Wednesday, 6 August 2008

Some thoughts on morality

This year has made me think about morality, as in what is moral and what is not? To me it is a subjective question based on a person's personal views, probably as a result of their upbringing and what they have done and seen in adult life. I hear older members of my family give broad sweeping statements such as "the youth of today have no morals", yet if I open a History book it seems to me that ever since man has had conscious thought morality has been a battle between them! Some people or events are easily seen as immoral by most people, such as Hitler and his Holocaust and the Reign of Terror brought about by Stalin, or paedophiles to name just three. However these events are very much at the end of the spectrum, and I have met few or none who would consider them correct (including myself) But, where do we draw the line between what is or is not immoral on subjects such as a person's sexuality should they be sharing it with a consenting adult? It seems to me that people have differing opinions about this, and I would like to hear yours.
To me something immoral is doing something that may hurt another person, animal or the environment in which we live in for no good reason other than for one's own gain.
BUT, many people seem to be classing things as immoral simply because they do not understand them or do not wish to understand them. I say this since there are members of society who would call people like me depraved and immoral. But why? Do I hurt anyone? No (well not unless asked nicely and it is consenting, but certainly not lifelong damage!) does the environment become damaged by my activities on the scene? maybe, simply by my presence on Earth, but not to a significant level as a direct result of scene activities. I and others play in private when and where we can. We keep to ourselves and enjoy our time immensely, can the folks out there in the world hurling their insults at us honestly say they enjoy freedom of their sexuality? Are they sure they have not got something pent up inside them? Not understanding something is no excuse for labelling it Immoral.

10 comments:

Lancisto said...

I find it hard to give my opinion here as essentially you've captured a lot of it in your post.

As far as sexual mores are concerned I am of the view that as long as it is consensual, between adults who clean up their own mess and that I don't have to watch it if I don't want then what people get up to in their bedrooms (or kitchens or hot-tubs or dungeons or whatever) is not hurting me and I have no right to judge. I reserve the right to snigger a little, occasionally, mind.

Morality isn't just about sex, though. It is about how to live your life in general. "Big" morals are easy - thou shalt not kill or steal or stuff like that are pretty universal. Admittedly, there are grey areas about self-defence and judicial killing.

I think this distils down to small stuff too, if we all thought a little more and tried to leave the world a better place than we found it, then it would be a better place indeed.

Also honesty is important. Honesty with self most of all. In this scene we see a lot of people playing secretly outside of their life-partner relationship, convincing themselves that it's not really sexual so it's not really cheating. Well, I think that's deluding themselves - even if the person playing away really doesn't get anything sexual from it, if either of the other parties views it as sexual then there is a problem in store. Of course, this is nobody's business but the people involved (see para. 2 :) ).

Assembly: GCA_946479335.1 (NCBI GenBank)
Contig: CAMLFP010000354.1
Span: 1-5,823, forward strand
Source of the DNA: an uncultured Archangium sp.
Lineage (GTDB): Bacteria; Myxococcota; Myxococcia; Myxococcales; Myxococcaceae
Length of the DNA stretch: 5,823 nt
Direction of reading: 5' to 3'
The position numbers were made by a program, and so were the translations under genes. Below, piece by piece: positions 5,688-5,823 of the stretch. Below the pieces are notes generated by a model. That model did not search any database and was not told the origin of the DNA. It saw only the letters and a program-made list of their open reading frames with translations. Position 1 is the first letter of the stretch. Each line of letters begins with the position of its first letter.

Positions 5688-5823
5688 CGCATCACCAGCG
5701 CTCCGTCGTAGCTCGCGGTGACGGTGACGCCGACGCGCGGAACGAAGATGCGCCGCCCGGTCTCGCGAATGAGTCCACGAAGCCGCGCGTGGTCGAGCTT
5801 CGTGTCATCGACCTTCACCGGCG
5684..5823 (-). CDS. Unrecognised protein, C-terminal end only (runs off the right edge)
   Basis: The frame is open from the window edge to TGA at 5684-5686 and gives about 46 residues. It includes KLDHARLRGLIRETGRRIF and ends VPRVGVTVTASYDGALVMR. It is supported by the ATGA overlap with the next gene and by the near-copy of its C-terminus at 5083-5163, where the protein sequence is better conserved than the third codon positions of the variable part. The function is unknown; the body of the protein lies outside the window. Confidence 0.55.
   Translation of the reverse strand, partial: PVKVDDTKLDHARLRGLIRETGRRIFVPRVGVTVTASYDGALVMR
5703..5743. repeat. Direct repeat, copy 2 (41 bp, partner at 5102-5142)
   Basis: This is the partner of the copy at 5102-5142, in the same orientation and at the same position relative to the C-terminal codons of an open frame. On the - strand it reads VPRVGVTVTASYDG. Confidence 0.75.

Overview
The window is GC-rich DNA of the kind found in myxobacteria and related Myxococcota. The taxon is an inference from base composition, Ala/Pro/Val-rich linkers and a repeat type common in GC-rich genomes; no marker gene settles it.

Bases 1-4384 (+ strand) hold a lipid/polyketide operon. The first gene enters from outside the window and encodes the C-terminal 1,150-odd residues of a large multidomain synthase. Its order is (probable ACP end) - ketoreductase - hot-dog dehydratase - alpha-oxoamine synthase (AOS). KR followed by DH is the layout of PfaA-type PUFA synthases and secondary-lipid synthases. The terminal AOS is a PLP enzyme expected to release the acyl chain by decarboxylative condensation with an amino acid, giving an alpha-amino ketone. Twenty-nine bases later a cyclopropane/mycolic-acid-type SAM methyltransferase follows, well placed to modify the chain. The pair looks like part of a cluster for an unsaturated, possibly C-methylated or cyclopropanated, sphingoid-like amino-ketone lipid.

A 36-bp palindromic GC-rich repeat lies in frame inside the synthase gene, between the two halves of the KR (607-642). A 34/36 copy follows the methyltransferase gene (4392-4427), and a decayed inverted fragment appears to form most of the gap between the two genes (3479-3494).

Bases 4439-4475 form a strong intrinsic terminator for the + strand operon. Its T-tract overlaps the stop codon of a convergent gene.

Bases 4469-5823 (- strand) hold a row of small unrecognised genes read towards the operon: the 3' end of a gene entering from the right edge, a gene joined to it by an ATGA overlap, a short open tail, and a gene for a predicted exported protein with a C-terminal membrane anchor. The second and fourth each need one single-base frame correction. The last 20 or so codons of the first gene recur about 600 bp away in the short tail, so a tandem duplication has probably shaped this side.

One thing that I have observed over the years is that the moral high ground must be pretty high indeed, with a very rarified atmosphere - much of the time the people who reside there appear not to have enough oxygen to think very clearly.

L (unreconstructed hippie, at times puerile and sometime inadvertent needer of extra oxygen).

Redhead said...

Yes we see those emotionally laden words, depraved, illicit, and immoral every nearly day – and not only in tabloid newspapers. Even within the scene, we love; there are those who get perturbed when something goes a bit further than they want. Niki Flynn calls these, “The Only True way Spankos know exactly what they like; anything outside those boundaries is depraved.” (Dances with Werewolves - p.42)” On another board I was baffled when someone argued a sense of illegality was part of their spanking kink and then went on to chide a certain judge’s open acceptance of the ‘unconventional.’ That poster seemed unable to distinguish between fantasy and reality.

I’ve argued elsewhere that people’s tribal/survival needs become more pronounced in times of stress (credit crunch, unemployment, ratings wars, real war, gas prices… the list is endless). At such times those who think and behave otherwise, “Andersdenkende”, as the Hitlerites called them are easy prey to distract the followers in society from the real problems and their leaders' weaknesses to deal with them.

In Germany, we lost a whole generation of artists and their art – so called “degenerate or depraved” art because those artists, secessionists, cubists, dadaists, surrealists expressed themselves unconventionally, were different and thus suspect.

It is very hard to argue against morality as a personal code of conduct based on the values you mention. (Incidentally, I say, “I’ll hurt you more than you can imagine, but I’ll never harm you.” However, you, like everyone I have ever played with in the scene, have an intellect and intelligence of which the popular American and UK media and the salary-politicians beholden to them are truly afraid. We are seen as subversive. It’s not your morality that is questionable Leia-Ann, but those around us who are too scared not to be hypocritical, and have so little self-respect that they cannot trust themselves.

One of our mutual friends once said she’d trust her life in my hands. It was funny, because I’d just said the same about her, when someone had mentioned her to me. That’s morality.

A bit of a ramble, but I think those, “The youth of today…” phrases are just popular camouflage for deep seated insecurities. Because they’ve not let me down, I’ve much more faith in the next generation than my most of my parent's generation.

R

Leia-Ann Woods said...

Interesting responses from both of you, both well thought and measured....some things you have mentioned I had not previously thought, so will continue to "muse" on the matter. It is of course something that could be discussed until the end of time ( if that is possible)

Richard said...

"Where do we draw the line between what is or is not immoral on subjects such as a person's sexuality?"